Incurring New Debt After Filing For Chapter 13 Bankruptcy
You have finally made the difficult decision to file for Chapter 13 bankruptcy. It is never an easy decision, but for those who want a fresh start, bankruptcy can help ensure a path towards financial freedom. However, in many cases, after filing for bankruptcy, some catastrophic event happens. Life is filled with unexpected occurrences, and those do not stop simply because someone filed for bankruptcy. If you filed for bankruptcy, and then had a medical emergency, had your furnace go out, or your car breaks down, you may wonder what your legal rights are to obtain and incur new debt.
Incurring New Debt
The short answer is that a person that files for bankruptcy does have a legal right under certain circumstances to incur new debt. If you filed for Chapter 13 bankruptcy, your debts were reorganized in such a way that you were able to begin to pay creditors back the amounts they were due over a longer period of time, typically 3 to 5 years. Even if you are still making Chapter 13 repayments, you may be able to incur new debt if that debt is approved by the court.
Debt Approved by the Court
In order for any consumer to take on and incur new debt after filing for Chapter 13 bankruptcy and still repaying creditors, the debt must be approved by the bankruptcy court and must meet two criteria as follows:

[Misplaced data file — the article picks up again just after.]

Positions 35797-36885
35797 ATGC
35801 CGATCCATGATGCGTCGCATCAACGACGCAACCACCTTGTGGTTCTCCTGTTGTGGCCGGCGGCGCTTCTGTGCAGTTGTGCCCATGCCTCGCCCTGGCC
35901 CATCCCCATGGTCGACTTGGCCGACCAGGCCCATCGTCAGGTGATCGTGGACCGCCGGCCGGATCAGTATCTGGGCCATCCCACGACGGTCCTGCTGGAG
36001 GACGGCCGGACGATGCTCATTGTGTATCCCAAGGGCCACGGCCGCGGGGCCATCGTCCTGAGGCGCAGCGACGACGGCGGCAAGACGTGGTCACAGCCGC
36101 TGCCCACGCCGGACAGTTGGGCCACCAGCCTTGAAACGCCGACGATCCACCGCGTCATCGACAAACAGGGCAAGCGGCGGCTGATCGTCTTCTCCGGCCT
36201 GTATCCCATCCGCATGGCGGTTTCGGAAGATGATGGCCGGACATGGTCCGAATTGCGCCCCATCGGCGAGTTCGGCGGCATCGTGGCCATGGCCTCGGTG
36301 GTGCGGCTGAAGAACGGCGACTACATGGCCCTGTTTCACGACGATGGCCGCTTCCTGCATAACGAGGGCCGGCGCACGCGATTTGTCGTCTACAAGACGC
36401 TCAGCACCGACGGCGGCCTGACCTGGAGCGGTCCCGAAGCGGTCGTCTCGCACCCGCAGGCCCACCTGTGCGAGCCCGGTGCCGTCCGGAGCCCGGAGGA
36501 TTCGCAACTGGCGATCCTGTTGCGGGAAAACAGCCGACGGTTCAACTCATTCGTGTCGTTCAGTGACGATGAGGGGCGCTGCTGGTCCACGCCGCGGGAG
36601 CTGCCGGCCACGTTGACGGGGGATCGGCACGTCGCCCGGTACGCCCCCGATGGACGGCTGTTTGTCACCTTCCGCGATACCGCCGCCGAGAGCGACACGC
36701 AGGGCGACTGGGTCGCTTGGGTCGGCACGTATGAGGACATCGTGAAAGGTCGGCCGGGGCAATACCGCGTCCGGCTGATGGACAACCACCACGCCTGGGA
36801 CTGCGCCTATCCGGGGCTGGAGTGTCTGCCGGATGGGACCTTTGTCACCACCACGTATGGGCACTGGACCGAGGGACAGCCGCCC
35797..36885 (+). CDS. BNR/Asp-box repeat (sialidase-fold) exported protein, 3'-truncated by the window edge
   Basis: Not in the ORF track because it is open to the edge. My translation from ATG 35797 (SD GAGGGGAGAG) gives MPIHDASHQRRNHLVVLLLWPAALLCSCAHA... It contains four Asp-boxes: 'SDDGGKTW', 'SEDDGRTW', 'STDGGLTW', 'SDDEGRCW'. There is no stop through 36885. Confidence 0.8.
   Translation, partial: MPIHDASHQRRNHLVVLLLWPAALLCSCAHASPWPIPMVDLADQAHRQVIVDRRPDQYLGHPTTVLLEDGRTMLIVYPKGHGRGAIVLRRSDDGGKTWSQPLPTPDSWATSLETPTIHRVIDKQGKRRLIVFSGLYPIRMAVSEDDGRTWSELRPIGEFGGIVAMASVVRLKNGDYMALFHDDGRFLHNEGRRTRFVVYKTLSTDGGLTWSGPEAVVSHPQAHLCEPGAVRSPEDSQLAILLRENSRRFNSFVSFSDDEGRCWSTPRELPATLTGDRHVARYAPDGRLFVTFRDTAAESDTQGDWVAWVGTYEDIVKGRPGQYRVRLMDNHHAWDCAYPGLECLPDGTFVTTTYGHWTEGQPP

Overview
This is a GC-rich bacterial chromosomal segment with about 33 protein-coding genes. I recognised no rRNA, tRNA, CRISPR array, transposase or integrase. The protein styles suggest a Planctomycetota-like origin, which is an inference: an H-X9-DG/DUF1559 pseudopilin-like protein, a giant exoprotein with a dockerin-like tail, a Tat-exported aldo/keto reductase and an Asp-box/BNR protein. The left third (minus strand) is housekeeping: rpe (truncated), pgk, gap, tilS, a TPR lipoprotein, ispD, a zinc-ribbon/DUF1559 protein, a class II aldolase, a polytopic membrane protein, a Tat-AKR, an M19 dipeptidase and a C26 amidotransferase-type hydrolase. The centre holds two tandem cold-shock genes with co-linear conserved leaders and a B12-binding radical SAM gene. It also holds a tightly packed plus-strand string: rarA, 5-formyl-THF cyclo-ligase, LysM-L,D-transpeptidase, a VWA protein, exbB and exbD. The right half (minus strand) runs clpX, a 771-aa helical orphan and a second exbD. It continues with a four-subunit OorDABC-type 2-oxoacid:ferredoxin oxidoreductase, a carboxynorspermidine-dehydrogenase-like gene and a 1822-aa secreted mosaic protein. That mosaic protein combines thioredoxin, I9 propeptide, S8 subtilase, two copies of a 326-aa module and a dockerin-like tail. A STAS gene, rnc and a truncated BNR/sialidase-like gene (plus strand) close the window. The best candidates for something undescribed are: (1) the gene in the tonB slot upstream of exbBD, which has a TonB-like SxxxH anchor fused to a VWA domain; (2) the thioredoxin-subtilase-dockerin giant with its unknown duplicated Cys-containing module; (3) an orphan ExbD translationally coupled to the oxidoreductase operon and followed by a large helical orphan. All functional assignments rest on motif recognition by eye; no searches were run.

- Consumer Debt. The debt incurred following a Chapter 13 bankruptcy must be a consumer debt. This means that it can be credit cards, an automobile loan, a loan for appliances, student loans, etc. However, business debt is not considered consumer debt and will not be allowed by the court following the establishment of a Chapter 13 repayment plan.
- Necessity. The debt must be a necessity. In fact, the definition is that the debt must be “necessary for the debtor’s performance under the plan.” This sounds quite restrictive, however, in most cases, a debtor will be able to argue that debt is a necessity. Medical debts, a new furnace, a car to get to and from work, are all necessities under these criteria. Essentially, if you are too sick to go to work because you can not pay your medical bills, develop a medical condition because you do not have a heater, or do not have a car to get to and from work, then you will be unable to pay the remaining amounts owed to creditors under your established chapter 13 repayment plan.
As with most things under the law, whether or not the court will approve incurring new debt will rest on the facts and circumstances of your bankruptcy and the actual debt itself. Remember that the entire point of bankruptcy is to give a person a financial fresh start, and preventing them from incurring necessary debt would hinder their ability to do just that.
Let Us Help You Today
If you feel you may need to incur new debt after filing for Chapter 13 bankruptcy, contact our West Palm Beach bankruptcy attorneys at Kelley Kaplan & Eller at 561-264-6850 for a consultation, and to help you understand your legal rights.